Musings from an unsuspecting navy wife

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On the road again

My husband, Cameron, and I are halfway through our military PCS move from Rhode Island to Hawaii. Sitting in California, we are literally at the midway point between the two locations.

In April our belongings were packed up and crated away. A week later we began a meandering trip with our dog, Gus, in our 2005 Kia Sportage across the country. We spent time with family in Virginia and Tennessee, meandering through Dollywood at the latter. We visited Cameron’s alma mater, The Citadel, and I fell in love with Charleston, South Carolina (especially the food).  

Me at our “fancy” dinner in Charleston:


This was my first trans-continental drive, and I honestly was not looking forward to it. I’m not good on long car rides. I tend to whine after 10 minutes. So my husband and I equipped ourselves with snacks, sodas, audiobooks, and a neck pillow to fortify against boredom and discomfort. For the most part, this worked, although my bladder required frequent breaks.

Along the way we spent time in 20 states. Our route had to change more than once due to spring storms, but we made it into CA by our planned arrival date. Most of the states were new to me. I made many observations along the way. The most poignant observations are recounted below:

Drivers in New England will stop to let pedestrians in, but will never change speed to help you merge. Drivers in the South will always let cars into their lane, but never stop for pedestrians. Drivers in New Jersey can go to Hell.

The Northeast tries to trap you in with tolls. You want to leave the airport? Toll. You want to go across a bridge in either direction? Toll. You want to drive anywhere in New Jersey? Tolls everywhere. It cost around $50 just to get from Rhode Island to Virginia, and that was all done in one day.

In New Jersey, Missouri and Colorado, I saw signs in public restrooms warning women not to drink booze while pregnant. My favorite was one that proclaimed: “you never drink alone… when you’re pregnant.” That was at a Chili’s. In Nevada, the public restroom implored users to report human trafficking.

Kansas may very well be the most desolate and boring place on earth. I now understand why Oz was so appealing.

We got snowed in just before Idaho Springs in the Colorado Rockies. It must have been cosmic retribution for happily exclaiming “NO MORE SNOW!” as I skipped into the car on the way out of Rhode Island.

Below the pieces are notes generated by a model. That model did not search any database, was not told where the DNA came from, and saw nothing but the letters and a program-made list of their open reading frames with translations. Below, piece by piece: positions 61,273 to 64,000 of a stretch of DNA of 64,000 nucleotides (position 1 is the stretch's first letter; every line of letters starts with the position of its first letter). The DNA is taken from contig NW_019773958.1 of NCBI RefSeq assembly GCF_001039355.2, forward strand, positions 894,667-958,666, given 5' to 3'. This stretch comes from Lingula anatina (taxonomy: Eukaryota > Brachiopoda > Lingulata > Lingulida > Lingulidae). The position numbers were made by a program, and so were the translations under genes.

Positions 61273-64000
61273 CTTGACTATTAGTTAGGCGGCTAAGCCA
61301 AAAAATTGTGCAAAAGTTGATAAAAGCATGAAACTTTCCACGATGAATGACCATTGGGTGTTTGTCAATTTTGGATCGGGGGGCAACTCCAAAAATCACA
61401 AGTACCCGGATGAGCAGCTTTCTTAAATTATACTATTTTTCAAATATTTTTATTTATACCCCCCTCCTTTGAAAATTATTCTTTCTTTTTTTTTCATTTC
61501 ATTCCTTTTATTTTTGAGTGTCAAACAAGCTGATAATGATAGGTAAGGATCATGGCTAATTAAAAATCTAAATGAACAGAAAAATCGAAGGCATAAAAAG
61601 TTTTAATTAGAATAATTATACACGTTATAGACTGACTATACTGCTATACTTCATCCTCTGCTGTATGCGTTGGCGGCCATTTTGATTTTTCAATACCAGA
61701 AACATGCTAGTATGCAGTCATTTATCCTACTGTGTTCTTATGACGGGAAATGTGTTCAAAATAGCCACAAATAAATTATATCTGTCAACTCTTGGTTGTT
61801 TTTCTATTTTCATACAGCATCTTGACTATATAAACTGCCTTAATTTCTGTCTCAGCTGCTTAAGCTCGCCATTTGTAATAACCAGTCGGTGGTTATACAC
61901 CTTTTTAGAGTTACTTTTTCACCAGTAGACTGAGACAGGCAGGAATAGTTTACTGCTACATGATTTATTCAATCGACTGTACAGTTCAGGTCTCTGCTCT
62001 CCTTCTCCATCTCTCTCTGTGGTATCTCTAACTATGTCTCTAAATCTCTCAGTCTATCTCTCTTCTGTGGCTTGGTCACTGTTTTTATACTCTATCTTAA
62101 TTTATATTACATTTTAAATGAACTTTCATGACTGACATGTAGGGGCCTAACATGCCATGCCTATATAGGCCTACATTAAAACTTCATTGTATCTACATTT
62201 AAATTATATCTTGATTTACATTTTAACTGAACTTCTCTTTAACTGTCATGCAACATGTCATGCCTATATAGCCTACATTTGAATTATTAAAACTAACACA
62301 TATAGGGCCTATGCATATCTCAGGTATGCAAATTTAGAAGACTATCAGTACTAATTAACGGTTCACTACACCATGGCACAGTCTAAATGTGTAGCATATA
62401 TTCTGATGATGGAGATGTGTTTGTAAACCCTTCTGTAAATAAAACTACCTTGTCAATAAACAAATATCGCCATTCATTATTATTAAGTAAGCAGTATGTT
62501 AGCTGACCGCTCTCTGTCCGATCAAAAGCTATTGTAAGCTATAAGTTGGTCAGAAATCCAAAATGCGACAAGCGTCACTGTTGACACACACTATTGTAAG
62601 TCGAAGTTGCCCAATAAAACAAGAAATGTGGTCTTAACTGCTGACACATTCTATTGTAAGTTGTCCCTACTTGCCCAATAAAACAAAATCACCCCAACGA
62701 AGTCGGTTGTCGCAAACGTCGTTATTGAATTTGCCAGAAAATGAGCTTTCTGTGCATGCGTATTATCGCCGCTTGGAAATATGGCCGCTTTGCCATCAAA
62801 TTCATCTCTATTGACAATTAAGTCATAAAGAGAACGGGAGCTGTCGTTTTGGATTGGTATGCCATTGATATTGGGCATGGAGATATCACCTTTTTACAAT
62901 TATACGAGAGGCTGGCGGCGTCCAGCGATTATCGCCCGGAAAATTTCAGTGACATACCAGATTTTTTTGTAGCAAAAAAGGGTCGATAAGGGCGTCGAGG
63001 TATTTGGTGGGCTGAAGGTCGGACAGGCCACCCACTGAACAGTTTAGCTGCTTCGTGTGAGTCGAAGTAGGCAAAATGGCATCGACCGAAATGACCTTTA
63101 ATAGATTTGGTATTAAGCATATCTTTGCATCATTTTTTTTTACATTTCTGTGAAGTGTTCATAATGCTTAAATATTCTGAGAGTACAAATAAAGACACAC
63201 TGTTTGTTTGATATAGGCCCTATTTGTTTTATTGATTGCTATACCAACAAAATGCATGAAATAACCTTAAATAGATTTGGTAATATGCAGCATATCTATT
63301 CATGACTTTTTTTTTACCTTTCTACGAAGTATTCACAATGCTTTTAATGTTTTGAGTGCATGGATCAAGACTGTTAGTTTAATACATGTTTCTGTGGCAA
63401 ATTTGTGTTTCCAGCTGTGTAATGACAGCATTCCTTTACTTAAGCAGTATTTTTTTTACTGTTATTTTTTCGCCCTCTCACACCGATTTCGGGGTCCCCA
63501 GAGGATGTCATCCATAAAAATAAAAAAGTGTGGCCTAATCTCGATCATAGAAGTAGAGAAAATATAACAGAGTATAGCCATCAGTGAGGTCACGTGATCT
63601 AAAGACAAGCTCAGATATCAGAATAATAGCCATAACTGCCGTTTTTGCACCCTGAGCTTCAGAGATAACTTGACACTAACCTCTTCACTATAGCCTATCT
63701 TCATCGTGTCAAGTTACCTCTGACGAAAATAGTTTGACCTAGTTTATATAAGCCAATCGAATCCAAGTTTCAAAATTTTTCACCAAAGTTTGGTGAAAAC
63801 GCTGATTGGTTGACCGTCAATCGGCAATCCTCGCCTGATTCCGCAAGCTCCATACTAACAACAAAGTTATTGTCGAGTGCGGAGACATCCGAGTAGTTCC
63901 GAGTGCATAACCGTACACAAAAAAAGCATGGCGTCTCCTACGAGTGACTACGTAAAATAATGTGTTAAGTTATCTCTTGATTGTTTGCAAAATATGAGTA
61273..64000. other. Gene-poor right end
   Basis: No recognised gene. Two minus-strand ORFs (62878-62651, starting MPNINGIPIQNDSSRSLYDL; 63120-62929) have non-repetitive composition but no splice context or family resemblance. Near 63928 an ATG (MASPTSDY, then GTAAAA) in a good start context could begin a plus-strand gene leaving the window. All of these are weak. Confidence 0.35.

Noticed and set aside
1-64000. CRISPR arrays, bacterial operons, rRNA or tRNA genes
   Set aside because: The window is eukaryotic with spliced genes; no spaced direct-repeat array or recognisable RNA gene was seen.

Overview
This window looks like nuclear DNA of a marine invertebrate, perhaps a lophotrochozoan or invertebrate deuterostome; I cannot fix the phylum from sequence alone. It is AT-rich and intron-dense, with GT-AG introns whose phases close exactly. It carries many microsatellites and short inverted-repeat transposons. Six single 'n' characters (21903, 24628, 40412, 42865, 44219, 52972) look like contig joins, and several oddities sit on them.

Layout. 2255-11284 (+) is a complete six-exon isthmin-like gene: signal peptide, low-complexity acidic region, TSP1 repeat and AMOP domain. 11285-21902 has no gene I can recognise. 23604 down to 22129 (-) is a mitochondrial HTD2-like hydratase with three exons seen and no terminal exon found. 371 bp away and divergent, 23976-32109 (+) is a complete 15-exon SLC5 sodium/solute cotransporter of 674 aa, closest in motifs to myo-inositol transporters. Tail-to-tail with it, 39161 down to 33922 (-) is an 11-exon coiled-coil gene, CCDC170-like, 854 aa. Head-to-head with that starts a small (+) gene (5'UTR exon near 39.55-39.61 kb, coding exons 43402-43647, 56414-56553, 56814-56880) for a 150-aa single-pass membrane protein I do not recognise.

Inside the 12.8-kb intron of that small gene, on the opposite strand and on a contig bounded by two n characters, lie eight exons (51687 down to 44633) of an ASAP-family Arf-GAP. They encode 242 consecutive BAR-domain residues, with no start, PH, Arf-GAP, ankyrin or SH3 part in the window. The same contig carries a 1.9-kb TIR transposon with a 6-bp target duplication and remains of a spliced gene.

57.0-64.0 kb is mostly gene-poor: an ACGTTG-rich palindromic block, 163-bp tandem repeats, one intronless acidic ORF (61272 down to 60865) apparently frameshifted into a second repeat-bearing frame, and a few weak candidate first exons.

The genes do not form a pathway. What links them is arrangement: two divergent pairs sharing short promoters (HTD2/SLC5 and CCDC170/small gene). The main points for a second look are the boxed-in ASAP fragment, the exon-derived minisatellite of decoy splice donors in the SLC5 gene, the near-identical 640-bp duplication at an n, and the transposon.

Our hotel patio after a night of snow:


In Salt Lake City, we stayed at an airport hotel on the outskirts of town. In our room there were two books in the nightstand: The Holy Bible, and The Teachings of The Buddha. The Buddha was on top.

Everything doubles as a casino in Nevada. I bet there are churches with slot machines. We stopped for gas twice and both gas stations had slot machines. I lost a total of 75 cents while waiting for Cameron to pick out what snacks and beverages he wanted.

California really is the prettiest state, and the best part of the drive. After driving through the dark side of the moon (AKA Nevada), the mountains and trees along the California border are heavenly. Everything feels like it’s going to be ok, even at Donner Lake.

I thought after living in California and Rhode Island, I had a pretty good idea of what the country is like. I’d lived in two extremes and I assumed everything else was not just physically, but culturally in the middle. I was wrong. There are similarities, but every location had its own vibe. The culture changes from state to state, and in some cases, so does the language. I heard Gullah spoken for the first time, and learned while in Tennessee and Nevada that there are incomprehensible accents outside of Boston.

Kansas aside, it’s a beautiful and vast land. We’re headed to Hawaii, and I’m sure that will be another cultural adventure. I may have loathed the idea of being on the road for over a week, but I’m glad I got the experience. I wonder what I’ll see next time we make the journey.


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Farewell Newport

It’s almost time for me to leave Newport, RI. My husband, Cameron, and I tried to generate a list of things we’ll miss about the town itself. It consisted of:

  • Being able to walk to most places
  • The architecture is nice
  • The neat characters in town, including bongo man, who plays the bongos poorly along to his boom box behind a purple metal grate, and lacrosse man, who wears all black spandex and twirls his lacrosse stick as though he was the town’s drum major

That was it. The first item can generally be found by looking at specific neighborhoods in any town. The second is endemic to the whole of New England. The last item wasn’t specific Newport either. Most small towns have their fair share of oddballs. For years, a man in Santa Cruz, CA walked up and down the main street dressed in all pink and smiling broadly at all passersby.